it. The next head for the consideration of the Board, was the proposed new system for the equal admission of French wines with those of Portugal. Enough has already been said upon the general nature of this proposition in a former part of these observations. It has been before observed, that the value of the Brazil trade must now be comprehended in that of Portugal; and that the addition of this large component portion of her empire, has raised the value of our Portuguese trade from its former annual value of about six hundred thousand pounds to four millions. Before the opening of the Brazils to British commerce, the annual value of the British exports to Portugal did not reach to half their present amount. Since our free admission into the Brazils, our annual exports under the head of Portuguese trade have attained to four millions.

If the preference of Portugal to France, by the Methuen treaty, were considered as a just policy under the former condition of our Portuguese trade, how much strength has the affirmative of this question received, when, as at present, the introduction of the Brazils into the sphere of British commerce has so greatly augmented the value of this trade !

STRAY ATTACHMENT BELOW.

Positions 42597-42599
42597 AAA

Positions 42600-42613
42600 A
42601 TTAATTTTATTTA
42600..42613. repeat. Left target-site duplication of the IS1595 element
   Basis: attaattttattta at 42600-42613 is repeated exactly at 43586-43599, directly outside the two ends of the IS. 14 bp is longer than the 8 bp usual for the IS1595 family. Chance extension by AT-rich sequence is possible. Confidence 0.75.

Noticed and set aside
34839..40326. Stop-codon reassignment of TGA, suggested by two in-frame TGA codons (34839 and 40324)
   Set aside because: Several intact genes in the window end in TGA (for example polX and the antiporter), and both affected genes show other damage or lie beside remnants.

The trade, moreover, between Great Britain and Portugal does not now stand alone upon the Methuen treaty. The basis of this commerce has been enlarged by the treaty with Portugal, of 1810; by an act of parliament passed to confirm it, and by the repeal of certain provisions of our navigation act in order to carry it into effect. By the 51st of George the Third, the produce, raw and manufactured, of the Portuguese colonies in South America, is allowed to be imported into Great Britain directly, in their own ships. This is a relaxation of the third section of the Navigation act, which prohibits all importations from the continents of Asia, Africa, and America, except in British-built vessels only.

If the advocates for the proposed new system appear to undervalue our commerce with Portugal, they appear equally to over-rate the probable advantages of an augmented mercantile intercourse with France. The experiment has been tried; and if it has not altogether failed, the result has certainly not been such as to recommend an experiment so costly as that of putting to peril our Portuguese and Brazilian commerce.

In 1787, Mr. Pitt actually made the experiment, by a most considerable reduction on the duties of French wines. The sanguine expectations of the British merchants under this new system wholly failed. Under its operation, our exports to France never